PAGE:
Managers are in an extremely powerful position because they can either lift employees to heights never before thought possible or drag them down into a pit of misery. A manager can make or break a company. Motivating employees is one of the greatest talents they have.
If you are a manager, or you wish to be, your motivational skills are critical. These seven strategies will help you light up a room when the going gets tough.
1. Make the Office Your Home
The office should be your home away from home. This doesn’t mean that you should live there. It means you should be willing to work long hours and you should be willing to get your hands dirty. The best managers work hard, and that motivates everyone else to work harder.
Be the first to arrive and be the last to leave. Lead by example.
2. Encourage Criticism
An invincible manager is the worst sort of manager. Understand that you are fallible and can make mistakes. You should allow your employees to provide you with feedback, as you provide them with feedback. Admit when you go wrong and do your best to improve going forward.
Nobody likes a manager who can do no wrong.
3. Give Credit
The chances are the CEO will tell you about a major success long before the people at the lowest levels of the pyramid find out about it. It’s up to you what you do with these success stories. Bad managers will take all the credit because they are the person leading the team.
The best managers allocate this success out to everyone who was involved. And they don’t do it quietly or begrudgingly. They make a big deal out of it. They tell people, and everyone else, how much of a good job they’ve done.
4. Autonomous Managers
Some managers are control freaks. They enjoy the power they have over other people. Few people are motivated to work any harder for someone who believes that they should have complete control over everything.
Allow a certain degree of autonomy within your team. Employees work best when they believe they are in control of their destinies.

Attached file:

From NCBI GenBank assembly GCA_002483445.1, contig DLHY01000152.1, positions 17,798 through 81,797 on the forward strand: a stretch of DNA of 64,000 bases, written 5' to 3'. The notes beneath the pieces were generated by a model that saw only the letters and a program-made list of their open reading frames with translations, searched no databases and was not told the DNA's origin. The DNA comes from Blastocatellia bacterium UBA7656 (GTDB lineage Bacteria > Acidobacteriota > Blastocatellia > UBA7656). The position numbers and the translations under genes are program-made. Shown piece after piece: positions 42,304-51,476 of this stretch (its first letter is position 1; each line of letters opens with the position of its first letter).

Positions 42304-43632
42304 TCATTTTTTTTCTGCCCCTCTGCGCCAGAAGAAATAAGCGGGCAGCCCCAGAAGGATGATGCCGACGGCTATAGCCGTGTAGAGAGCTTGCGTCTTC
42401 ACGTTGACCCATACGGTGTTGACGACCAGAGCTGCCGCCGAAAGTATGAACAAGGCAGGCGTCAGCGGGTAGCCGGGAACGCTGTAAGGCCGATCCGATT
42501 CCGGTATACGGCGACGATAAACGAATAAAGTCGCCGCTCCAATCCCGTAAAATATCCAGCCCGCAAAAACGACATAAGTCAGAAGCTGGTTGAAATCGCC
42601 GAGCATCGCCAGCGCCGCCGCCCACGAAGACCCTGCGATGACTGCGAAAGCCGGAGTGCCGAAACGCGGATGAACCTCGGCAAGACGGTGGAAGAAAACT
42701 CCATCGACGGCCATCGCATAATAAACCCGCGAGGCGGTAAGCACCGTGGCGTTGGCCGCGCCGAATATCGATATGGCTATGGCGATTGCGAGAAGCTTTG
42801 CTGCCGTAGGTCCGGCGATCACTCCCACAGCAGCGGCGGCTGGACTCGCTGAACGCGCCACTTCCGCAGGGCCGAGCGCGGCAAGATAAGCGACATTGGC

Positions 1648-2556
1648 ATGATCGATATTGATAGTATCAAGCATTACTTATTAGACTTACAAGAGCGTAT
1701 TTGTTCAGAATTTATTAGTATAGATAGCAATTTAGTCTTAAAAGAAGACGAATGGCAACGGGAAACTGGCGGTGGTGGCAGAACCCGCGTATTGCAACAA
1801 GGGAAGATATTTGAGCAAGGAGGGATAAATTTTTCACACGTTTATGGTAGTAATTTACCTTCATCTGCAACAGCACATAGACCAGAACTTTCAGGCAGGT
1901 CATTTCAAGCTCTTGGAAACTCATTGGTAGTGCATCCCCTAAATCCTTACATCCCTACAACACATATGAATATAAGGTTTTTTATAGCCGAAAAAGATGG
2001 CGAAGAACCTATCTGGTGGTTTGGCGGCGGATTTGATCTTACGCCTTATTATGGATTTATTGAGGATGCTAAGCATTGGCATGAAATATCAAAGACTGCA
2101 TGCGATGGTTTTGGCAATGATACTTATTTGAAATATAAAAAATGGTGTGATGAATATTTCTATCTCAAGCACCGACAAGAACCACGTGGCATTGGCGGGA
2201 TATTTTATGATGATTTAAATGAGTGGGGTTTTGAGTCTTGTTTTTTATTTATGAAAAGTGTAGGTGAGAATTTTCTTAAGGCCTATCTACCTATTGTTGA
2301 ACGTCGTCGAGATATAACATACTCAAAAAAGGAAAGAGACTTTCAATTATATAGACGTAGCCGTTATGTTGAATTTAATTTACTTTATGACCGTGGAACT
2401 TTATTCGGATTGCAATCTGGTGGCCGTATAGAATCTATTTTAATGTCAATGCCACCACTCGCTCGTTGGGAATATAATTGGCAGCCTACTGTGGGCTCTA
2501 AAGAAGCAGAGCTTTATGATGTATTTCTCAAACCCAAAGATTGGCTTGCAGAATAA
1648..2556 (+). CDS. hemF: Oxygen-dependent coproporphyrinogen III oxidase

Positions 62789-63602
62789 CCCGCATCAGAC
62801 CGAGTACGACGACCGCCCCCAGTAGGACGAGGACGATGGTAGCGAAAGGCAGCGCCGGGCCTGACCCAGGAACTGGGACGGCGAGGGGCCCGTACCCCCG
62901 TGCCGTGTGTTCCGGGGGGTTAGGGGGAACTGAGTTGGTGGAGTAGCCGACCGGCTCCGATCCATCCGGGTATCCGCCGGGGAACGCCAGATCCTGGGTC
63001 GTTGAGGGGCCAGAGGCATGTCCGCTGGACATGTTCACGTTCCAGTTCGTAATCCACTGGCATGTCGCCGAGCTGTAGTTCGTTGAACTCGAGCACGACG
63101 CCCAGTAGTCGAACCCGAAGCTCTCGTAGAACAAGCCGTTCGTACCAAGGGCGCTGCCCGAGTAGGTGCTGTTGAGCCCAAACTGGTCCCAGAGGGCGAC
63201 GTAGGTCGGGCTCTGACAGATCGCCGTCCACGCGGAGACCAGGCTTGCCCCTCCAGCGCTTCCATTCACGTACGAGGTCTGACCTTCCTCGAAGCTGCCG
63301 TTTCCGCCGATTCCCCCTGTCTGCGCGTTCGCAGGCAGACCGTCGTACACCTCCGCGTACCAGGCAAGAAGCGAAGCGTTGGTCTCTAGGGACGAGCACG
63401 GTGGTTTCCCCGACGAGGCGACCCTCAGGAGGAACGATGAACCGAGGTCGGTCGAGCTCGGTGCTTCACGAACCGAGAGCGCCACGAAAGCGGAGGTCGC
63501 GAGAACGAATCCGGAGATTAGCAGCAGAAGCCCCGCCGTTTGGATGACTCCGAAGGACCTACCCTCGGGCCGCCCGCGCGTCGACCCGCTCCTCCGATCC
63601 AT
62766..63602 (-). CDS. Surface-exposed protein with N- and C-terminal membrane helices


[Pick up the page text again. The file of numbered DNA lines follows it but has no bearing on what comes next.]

Naturally, you still have to step in and manage the overall direction. But refrain from becoming a micromanager.
5. Ensure a Healthy Work Balance
There are times where employees will have to work harder than ever before. It’s fine to do this for a while, but this steadily starts to grind people down. If they are never allowed to rest or let up, they are going to resist and their performance is going to fall.
It’s like riding a horse. You can whip it to go faster, but if you keep whipping it you are going to draw blood. Don’t demand that your employees commit to overtime every week. It’s important to give your staff time off when they need it. Be more flexible.
6. Be Fair
It goes without saying that you can be firm but you have to temper this with fairness. Your workers should never feel as if they are working for someone with their own agenda. Do things by the book and show people that you are working for their best interests.
7. Pay Them More
You may be passionate about marketing and sales, but the reality is that for most people it’s a job and nothing more. If they won the lottery, you wouldn’t see them in the office ever again. The main motivator for a lot of people is cold, hard cash.
Underpaid workers have little motivation to perform. Campaign for paying them what they’re worth. You may not be in direct control of this, but you can certainly lend your influence.
Becoming a Good Manager
Becoming a good manager takes time and effort to achieve. Think about a manager you were inspired by and aim to replicate their behaviors and mannerisms. It doesn’t matter what industry you happen to work in because the principles are always the same.
Good managers lead by example and they are always fair to the people under them. Take credit when you deserve it, but also give out credit when others deserve it.
How do you think a good manager should behave?